Monday, January 3, 2011

Love, Death, and the American Film

Regardless of past avowals on the subject, I have not quite given up on the American film. More than forty years after he made his assessment, I find I still don't differ with Vernon Young: "There is always someone announcing that the American movie has come of age. The announcement is always premature." It has rarely measured up to the best films from France, Italy, Sweden or Japan - the countries that have produced the greatest number of excellent films in the first hundred years of the medium. Those critics who continue to try and hoist the likes of Stagecoach, Vertigo, and The Godfather alongside L'Avventura and The Rules of the Game are merely exposing their true status as fans. American films can be charming, funny, and can contain hugely talented entertainers. What it has had such a hard time doing is being works of art - works that enlarge our understanding of ourselves and of others, that challenge the way we think and live our lives.

But there have been exceptions in the last fifty years - films that are made far enough under the radar or without substantial investment from the money men. There have even been a few big budget films that were too good for their producers to ruin. Allowing for sins of omission, not to mention a faulty memory, here, in alphabetical order, are thirty American films that I regard as substantial achievements. I hope to expound on some of them in the coming months - the ones, that is, I can get my hands on down here in The Sticks.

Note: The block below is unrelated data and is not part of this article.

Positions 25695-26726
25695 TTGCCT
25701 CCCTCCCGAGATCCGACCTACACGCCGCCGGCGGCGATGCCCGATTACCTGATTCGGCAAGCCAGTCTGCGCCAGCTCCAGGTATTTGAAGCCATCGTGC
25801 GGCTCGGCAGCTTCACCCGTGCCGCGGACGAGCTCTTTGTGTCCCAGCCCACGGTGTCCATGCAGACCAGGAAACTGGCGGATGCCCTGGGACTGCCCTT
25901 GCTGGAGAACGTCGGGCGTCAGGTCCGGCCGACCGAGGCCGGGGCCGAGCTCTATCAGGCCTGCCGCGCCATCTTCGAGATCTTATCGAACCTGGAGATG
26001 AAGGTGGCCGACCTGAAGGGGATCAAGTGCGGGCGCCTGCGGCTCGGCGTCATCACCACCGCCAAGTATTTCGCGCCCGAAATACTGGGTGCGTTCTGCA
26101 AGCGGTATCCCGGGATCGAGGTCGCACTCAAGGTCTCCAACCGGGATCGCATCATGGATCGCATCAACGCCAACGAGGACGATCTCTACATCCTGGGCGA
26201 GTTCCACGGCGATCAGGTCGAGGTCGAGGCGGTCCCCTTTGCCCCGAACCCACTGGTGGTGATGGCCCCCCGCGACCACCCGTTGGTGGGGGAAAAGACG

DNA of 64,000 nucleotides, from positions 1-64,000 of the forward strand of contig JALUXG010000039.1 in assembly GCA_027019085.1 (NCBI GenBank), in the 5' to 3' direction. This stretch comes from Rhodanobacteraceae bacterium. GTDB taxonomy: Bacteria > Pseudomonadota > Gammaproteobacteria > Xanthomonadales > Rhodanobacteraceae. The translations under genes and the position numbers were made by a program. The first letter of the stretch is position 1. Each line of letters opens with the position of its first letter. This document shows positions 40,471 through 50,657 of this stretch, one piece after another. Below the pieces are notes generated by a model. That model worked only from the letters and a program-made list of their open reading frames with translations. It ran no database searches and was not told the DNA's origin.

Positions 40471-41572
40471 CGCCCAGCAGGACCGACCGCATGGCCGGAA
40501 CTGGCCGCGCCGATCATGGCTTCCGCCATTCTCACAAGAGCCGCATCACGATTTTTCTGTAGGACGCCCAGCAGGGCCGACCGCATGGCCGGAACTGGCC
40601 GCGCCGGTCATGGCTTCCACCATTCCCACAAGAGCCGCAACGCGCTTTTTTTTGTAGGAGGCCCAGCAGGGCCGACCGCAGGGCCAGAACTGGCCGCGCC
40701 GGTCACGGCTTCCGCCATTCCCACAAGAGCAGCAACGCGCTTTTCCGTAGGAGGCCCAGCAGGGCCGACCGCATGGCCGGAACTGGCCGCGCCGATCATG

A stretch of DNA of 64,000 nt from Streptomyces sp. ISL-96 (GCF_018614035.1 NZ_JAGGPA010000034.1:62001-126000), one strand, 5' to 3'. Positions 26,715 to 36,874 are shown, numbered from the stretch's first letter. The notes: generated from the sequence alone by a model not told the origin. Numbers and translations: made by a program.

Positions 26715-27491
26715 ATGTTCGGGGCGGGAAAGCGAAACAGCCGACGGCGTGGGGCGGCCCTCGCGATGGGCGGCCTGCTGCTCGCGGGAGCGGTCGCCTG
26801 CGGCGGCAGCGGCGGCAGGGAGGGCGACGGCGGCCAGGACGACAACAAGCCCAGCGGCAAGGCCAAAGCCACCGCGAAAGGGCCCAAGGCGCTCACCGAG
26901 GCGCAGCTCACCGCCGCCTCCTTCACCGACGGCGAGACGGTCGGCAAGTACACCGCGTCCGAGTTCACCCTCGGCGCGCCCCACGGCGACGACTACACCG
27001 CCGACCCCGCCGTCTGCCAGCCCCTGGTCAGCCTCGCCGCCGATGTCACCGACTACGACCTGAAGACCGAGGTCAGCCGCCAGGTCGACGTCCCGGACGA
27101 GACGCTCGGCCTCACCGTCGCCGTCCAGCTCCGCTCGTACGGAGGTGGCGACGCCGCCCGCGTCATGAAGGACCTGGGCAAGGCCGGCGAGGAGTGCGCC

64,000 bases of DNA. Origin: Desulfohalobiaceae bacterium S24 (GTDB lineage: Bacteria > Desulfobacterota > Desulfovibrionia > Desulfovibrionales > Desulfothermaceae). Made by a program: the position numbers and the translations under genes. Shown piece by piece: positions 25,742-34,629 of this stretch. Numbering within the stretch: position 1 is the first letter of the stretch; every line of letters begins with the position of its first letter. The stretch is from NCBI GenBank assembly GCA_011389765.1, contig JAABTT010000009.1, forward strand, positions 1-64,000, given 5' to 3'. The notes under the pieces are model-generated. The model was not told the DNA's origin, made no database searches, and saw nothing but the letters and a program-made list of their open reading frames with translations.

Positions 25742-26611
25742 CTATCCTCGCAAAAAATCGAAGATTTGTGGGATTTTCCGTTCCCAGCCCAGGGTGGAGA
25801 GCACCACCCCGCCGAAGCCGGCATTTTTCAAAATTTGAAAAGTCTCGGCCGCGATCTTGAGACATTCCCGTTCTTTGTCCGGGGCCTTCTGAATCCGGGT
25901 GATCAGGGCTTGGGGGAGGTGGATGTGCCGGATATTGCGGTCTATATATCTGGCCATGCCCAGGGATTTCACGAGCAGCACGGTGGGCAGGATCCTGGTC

Badlands (Terrence Malick - 1973)
Bonnie and Clyde (Arthur Penn - 1967)
Born on the Fourth of July (Oliver Stone - 1989)
Brokeback Mountain (Ang Lee - 2005)
Chinatown (Roman Polanski - 1974)
Cool Hand Luke (Stuart Rosenberg - 1967)
Cutter's Way (Ivan Passer - 1981)
Dog Day Afternoon (Sidney Lumet - 1975)
Donnie Brascoe (Mike Newell - 1997)
Dr. Strangelove, or How I Learned to Stop Worrying and Love the Bomb (Stanley Kubrick - 1964)
Driving Miss Daisy (Bruce Beresford - 1989)
Fight Club (David Fincher - 1999)
Goodfellas (Martin Scorsese - 1990)
Hard Times (Walter Hill - 1975)
Jeremiah Johnson (Sidney Pollock - 1972)
The King of Comedy (Martin Scorsese - 1982)
The Man Who Would Be King (John Huston - 1975)
MASH (Robert Altman - 1970)
Melvin and Howard (Jonathan Demme - 1980)
The Pledge (Sean Penn - 2001)
Prince of the City (Sidney Lumet - 1981)
Schindler's List (Steven Spielberg - 1993)
Smoke (Wayne Wang - 1995)
The Straight Story (David Lynch - 1999)
Straight Time (Ulu Grosbard - 1978)
Straw Dogs (Sam Peckinpah - 1971)
Tender Mercies (Bruce Beresford - 1983)
The Thin Red Line (Terrence Malick - 1998)
They Shoot Horses, Don't They? (Sidney Pollack - 1969)
The Wild Bunch (Sam Peckinpah - 1969)

No comments: